Latest posts in Queen of Green
I scoff at New Year's resolutions.
In my experience, they're laughable, especially when it comes to execution — take up running, eat fewer sweets, etc.
Then I was inspired by a friend's annual bucket list Facebook post. I wrote my own (shared at the end of this blog) and invited my Mom to join me.
Thirteen tips for a great bucket list (from a first timer):
- Be aspirational — aim high!
- Stay positive
- Write it down
- Be bold — make it your own, not what you think others expect
- Pick some easy ones
- Pick some hard ones
- Start writing it today
- Include one thing you can do TODAY!
- Mix it up — activities can touch all aspects of your life (work, play, family, etc.)
- Make it fun — your life is likely already filled with nagging "to do" lists
- Do it with a friend, your kids or your partner (you can share ideas, talk through your choices and even hold each other accountable in the long run — but only if you're into that...)
- Share it and post it — Facebook, your blog, work cubicle or your fridge
- Don't just write it — DO IT
At this time of year I often wish I were somewhere warm and sunny. In winter, the temperate west coast rainforest experience is, well... dark and wet.
Then I discovered bird bingo!
As keen Winter Family Challenge testers, my two-year old and I saw a huge flock of red-breasted mergansers diving, a double-crested cormorant feasting on a fish — all while a bald eagle perched nearby.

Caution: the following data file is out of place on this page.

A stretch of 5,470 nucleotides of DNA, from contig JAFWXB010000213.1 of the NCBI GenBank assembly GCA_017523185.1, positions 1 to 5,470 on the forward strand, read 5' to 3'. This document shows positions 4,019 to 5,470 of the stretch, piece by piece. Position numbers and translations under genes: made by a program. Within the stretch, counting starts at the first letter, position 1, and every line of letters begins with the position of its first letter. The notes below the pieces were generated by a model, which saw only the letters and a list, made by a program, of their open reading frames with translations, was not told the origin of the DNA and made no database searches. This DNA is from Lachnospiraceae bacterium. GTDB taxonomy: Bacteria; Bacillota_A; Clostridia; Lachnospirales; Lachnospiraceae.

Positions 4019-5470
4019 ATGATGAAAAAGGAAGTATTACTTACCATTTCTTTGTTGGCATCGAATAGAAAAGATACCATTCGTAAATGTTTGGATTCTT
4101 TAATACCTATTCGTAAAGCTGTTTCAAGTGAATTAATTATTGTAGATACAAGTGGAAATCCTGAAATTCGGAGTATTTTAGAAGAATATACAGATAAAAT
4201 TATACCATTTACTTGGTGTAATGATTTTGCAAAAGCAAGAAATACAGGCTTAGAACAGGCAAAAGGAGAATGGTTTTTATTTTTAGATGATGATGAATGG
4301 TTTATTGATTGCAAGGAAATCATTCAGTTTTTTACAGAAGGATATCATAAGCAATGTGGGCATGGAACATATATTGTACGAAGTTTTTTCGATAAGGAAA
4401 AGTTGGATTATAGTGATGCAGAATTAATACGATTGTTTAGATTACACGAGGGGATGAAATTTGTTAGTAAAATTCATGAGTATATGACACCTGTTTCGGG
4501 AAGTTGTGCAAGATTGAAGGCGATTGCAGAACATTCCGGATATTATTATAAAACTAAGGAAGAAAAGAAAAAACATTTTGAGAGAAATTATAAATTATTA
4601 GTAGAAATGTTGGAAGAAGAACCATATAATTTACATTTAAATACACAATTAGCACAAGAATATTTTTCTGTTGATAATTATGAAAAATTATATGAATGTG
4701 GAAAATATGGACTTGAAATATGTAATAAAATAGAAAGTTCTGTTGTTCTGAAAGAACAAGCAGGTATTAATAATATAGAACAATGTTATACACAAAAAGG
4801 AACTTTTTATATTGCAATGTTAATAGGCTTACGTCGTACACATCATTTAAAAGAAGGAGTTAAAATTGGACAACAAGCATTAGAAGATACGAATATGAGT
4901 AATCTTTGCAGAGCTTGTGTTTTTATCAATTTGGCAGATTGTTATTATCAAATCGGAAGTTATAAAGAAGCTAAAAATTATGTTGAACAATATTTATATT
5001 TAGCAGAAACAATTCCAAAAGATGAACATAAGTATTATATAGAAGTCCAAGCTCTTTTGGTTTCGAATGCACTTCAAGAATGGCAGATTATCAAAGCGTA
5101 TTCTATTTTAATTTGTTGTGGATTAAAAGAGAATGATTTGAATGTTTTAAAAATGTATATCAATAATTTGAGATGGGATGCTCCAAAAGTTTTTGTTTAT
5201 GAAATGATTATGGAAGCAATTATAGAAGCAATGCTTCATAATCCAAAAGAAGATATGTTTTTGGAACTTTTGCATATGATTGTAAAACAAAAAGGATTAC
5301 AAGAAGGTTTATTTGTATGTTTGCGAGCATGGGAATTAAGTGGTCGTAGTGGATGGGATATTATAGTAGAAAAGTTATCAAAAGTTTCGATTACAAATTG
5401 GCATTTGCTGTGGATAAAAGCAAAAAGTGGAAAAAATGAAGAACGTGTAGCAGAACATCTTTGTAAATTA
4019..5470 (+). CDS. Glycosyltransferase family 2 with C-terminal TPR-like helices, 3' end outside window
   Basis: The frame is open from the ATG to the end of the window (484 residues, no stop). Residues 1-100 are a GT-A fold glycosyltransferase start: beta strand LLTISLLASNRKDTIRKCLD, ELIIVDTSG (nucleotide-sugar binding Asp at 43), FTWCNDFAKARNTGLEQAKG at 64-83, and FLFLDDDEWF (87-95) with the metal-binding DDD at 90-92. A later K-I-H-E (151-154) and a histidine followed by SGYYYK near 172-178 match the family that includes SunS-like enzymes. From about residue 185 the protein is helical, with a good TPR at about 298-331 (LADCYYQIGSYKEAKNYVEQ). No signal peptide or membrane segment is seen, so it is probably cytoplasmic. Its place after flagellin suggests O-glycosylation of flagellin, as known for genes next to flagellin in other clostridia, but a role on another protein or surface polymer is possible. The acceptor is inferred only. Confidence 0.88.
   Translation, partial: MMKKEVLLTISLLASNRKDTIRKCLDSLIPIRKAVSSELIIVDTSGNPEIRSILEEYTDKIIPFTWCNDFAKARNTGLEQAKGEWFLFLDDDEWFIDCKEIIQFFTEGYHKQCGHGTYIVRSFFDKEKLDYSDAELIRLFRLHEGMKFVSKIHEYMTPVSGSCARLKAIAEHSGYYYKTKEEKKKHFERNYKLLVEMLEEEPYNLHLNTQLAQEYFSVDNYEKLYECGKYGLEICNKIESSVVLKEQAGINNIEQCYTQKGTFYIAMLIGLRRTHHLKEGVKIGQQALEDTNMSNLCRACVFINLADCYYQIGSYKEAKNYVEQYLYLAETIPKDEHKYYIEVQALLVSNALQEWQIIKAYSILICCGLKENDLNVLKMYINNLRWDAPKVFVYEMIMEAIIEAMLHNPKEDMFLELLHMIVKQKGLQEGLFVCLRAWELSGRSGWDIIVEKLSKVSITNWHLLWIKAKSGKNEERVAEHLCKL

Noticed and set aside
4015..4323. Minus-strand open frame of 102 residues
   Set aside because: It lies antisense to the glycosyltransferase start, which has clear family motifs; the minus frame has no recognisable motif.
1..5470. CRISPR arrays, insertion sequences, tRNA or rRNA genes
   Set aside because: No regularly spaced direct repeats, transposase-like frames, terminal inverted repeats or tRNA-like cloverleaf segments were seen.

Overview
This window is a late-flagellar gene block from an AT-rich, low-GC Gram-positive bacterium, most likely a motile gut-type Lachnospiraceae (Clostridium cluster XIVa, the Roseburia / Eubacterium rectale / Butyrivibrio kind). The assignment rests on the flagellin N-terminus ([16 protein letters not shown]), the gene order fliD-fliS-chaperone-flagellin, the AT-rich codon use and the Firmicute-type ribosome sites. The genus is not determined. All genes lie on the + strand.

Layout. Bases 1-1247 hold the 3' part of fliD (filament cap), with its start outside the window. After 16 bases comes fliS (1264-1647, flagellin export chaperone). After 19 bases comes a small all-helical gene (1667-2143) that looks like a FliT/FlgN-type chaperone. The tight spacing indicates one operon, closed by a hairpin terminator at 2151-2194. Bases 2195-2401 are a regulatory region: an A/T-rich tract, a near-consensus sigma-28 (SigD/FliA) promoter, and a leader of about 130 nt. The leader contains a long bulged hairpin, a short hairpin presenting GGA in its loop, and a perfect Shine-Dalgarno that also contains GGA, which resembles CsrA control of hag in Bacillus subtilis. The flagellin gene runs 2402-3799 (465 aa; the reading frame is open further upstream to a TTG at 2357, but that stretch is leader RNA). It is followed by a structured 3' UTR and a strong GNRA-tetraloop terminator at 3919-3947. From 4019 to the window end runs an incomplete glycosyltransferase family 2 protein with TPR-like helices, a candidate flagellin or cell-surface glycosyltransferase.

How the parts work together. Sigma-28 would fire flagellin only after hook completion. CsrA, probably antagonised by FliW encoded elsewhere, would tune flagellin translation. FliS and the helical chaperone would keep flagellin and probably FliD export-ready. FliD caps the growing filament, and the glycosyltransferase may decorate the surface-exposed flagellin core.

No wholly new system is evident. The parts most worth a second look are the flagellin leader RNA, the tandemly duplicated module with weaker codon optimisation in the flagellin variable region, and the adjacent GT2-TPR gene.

Has your family got what it takes to play bird bingo? Sign up today and join our Winter Family Challenge!
You use hankies instead of facial tissue and rags instead of paper towel — good for you!
But globally, humans cut down 27,000 trees per day just for toilet paper.
Now you can perform the "toddler test" with tree-free toilet paper (it unravels just as fast) and clean up cat puke with tree-free paper towel. Even wheat straw — which makes excellent bedding for cows and horses — can make paper.
I quizzed Albert of Caboo:
What makes tree-free paper products eco-friendly?
Trees need to be replanted and can take up to 30 years to grow. Bamboo and sugarcane are grasses. They grow back without replanting and are harvested every two years.
The sugarcane used is a byproduct of the sugar manufacturing industry (sourced from Thailand) — Caboo turns this waste into a new product. And bamboo (grown in the Sichuan province of Western China) minimizes carbon dioxide and generates up to 35 per cent more oxygen than an equivalent stand of trees1:
- One hectare of bamboo sequesters 62 tons of CO2 per year
- One hectare of young forest sequesters 15 tons of CO2 per year
Real, fake, potted, planted — I've tried out many a holiday tree.
Three years ago, I accidentally killed a potted cedar. Last year, my houseplant, a Norfolk Island pine, did the trick. (It's still alive.) This year, I have a real table-top tree (toddler-sized) destined for the chipper.
Bringing a tree into your home seems kind of weird. But it has occurred to me why people prefer a real one:
- They're eco-friendlier than fake trees.
- That smell. It's a form of forest bathing — breathing in natural substances, called phytoncides, or wood essential oils, can help fight cancer!
- Contact with nature reduces stress and blood-sugar levels and makes people happy.
- You own an indestructible vacuum.
I regift. And I don't feel bad about it — and neither should you.
It takes a lot of thought and consideration to regift, even more than buying new.
Why I regift
- We already own one. (And it's impossible or a hassle to return or exchange.)
- I know someone who would appreciate it more than me.
- I want to own less instead of organizing more.